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Type: Gaff Cutter 
Length: 41ft 
Beam: 9ft 10ins 
Draft: 5ft 
Displacement: 6.8 tons 
Engine: 6hp Stuart Turner 
Construction: Carvel 
Builder: R Saunders, Folkstone 
Year: 1900


The advertisement in 'The Yachtsman' of 14th October 1897, three years before she was commissioned, did not overstate the virtues of Cachalot. Locals say that she is the only sailing yacht ever to be built in Folkestone. It was not until 1936 that she first had a small Stuart Turner 6 hp auxiliary engine, so she almost certainly crossed the Channel to Dunkirk under sail.

She is a fine old gaffer, cutter-rigged with a long counter and bowsprit. Her owner in 1936 was Sir Lancelot Elphinstone, a cousin of the Queen who, by a strange coincidence, was taken prisoner at Dunkirk while his former yacht cruised off the beaches taking off survivors.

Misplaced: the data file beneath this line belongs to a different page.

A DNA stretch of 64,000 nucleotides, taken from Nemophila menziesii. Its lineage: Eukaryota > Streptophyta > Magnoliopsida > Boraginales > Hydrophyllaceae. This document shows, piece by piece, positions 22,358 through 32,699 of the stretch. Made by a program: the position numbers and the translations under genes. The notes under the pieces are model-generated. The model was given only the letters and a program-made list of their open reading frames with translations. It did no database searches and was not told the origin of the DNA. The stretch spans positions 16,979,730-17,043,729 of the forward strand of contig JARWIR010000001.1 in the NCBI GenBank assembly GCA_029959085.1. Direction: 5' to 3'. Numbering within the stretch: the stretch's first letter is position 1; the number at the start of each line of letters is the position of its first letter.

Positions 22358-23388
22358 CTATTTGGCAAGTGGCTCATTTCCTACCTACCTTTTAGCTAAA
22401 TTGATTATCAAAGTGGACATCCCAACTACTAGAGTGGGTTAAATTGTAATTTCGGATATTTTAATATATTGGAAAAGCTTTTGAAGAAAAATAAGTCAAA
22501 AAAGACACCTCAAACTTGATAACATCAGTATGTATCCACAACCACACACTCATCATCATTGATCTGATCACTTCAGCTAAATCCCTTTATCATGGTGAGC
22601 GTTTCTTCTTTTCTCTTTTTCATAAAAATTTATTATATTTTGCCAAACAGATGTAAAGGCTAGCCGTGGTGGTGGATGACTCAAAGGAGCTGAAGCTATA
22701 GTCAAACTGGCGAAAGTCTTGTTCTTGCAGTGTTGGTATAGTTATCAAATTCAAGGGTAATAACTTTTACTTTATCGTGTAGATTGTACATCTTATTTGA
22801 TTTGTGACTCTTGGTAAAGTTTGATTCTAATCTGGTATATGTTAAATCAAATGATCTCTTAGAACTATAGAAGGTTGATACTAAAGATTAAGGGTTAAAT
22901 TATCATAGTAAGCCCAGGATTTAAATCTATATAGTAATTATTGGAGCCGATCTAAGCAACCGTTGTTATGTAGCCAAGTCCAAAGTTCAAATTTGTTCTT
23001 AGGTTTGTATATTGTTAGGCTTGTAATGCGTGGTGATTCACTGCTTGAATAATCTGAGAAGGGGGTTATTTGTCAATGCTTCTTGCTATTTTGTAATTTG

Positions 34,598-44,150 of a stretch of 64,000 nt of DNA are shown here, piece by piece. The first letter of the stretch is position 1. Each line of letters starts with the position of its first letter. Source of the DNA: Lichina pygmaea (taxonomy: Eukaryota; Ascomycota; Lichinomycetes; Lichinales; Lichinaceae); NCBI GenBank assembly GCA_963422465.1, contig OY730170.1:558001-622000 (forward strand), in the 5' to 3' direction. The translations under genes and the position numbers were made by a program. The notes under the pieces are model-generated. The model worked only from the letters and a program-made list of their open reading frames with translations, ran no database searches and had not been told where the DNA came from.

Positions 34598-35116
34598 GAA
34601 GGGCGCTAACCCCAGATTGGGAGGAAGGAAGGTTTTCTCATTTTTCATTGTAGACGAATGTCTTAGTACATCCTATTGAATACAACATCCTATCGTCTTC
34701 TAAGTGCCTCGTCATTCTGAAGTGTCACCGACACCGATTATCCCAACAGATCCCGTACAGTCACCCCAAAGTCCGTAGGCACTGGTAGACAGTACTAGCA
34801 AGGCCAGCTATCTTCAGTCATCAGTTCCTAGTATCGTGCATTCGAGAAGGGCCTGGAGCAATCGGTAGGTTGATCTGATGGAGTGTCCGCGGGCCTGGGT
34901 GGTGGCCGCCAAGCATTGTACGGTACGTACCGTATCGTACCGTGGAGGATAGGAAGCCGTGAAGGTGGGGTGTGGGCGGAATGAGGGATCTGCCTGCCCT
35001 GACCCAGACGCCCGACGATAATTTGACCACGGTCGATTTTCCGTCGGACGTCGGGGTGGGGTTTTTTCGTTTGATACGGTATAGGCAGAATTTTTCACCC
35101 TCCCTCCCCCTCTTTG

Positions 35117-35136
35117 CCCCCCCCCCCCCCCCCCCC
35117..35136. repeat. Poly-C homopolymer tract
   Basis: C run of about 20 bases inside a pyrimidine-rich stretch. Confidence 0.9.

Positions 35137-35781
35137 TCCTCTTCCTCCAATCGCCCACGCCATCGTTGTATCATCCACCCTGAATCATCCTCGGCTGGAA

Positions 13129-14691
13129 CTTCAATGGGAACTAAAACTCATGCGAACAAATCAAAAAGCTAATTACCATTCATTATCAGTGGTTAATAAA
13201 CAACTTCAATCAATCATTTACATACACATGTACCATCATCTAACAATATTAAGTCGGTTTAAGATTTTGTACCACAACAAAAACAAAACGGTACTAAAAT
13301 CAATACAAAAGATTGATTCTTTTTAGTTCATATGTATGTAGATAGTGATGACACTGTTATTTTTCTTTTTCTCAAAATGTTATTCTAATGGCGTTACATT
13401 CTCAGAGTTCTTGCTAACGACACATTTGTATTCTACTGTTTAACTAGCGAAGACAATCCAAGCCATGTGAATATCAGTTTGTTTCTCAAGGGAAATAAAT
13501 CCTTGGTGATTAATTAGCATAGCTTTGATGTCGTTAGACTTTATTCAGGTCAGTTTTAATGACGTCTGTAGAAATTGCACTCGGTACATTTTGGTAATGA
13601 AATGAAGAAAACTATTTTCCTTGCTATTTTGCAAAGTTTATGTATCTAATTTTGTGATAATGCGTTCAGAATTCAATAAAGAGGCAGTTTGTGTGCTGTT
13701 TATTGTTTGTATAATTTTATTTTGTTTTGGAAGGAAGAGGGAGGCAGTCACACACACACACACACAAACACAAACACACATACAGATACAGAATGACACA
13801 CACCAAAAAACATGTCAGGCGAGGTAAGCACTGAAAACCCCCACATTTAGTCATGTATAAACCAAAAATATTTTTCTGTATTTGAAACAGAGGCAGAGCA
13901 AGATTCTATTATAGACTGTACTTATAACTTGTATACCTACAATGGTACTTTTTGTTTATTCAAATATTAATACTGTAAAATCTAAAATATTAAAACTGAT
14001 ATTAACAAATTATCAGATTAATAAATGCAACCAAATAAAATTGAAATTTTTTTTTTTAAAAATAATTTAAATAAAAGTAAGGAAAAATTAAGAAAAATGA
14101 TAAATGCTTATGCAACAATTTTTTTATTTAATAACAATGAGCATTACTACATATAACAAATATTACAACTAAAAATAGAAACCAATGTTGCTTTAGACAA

If you're interested to find out more about Cachalot, please visit her website where you'll find information about her history and our present restoration project.

Her skipper at Dunkirk was a civilian called Spurling. After the war she was variously owned by two stockbrokers, a parson and a Brigadier and cruised extensively round Britain, the Baltic, the Red Sea and the Mediterranean with many fast passages to her credit. But, as the years went on, she fell on hard times and successive owners, in the name of modernisation, removed first her beautiful interior teak panelling, then her brass cabin lamps, copper running lights and unique square compass of which the only other example can be seen in the Science Museum. But, as often happens with boats, she has once more struck lucky in her present owners, Ian and Jen Kiloh, who are painstakingly re-fitting her as closely as they can to her original, beautiful state.

This vessel is one featured individually on a series of stamps called 'Little Ships of Dunkirk'. These were issued in Palau in 2015 to commemorate the 75th anniversary of Operation Dynamo.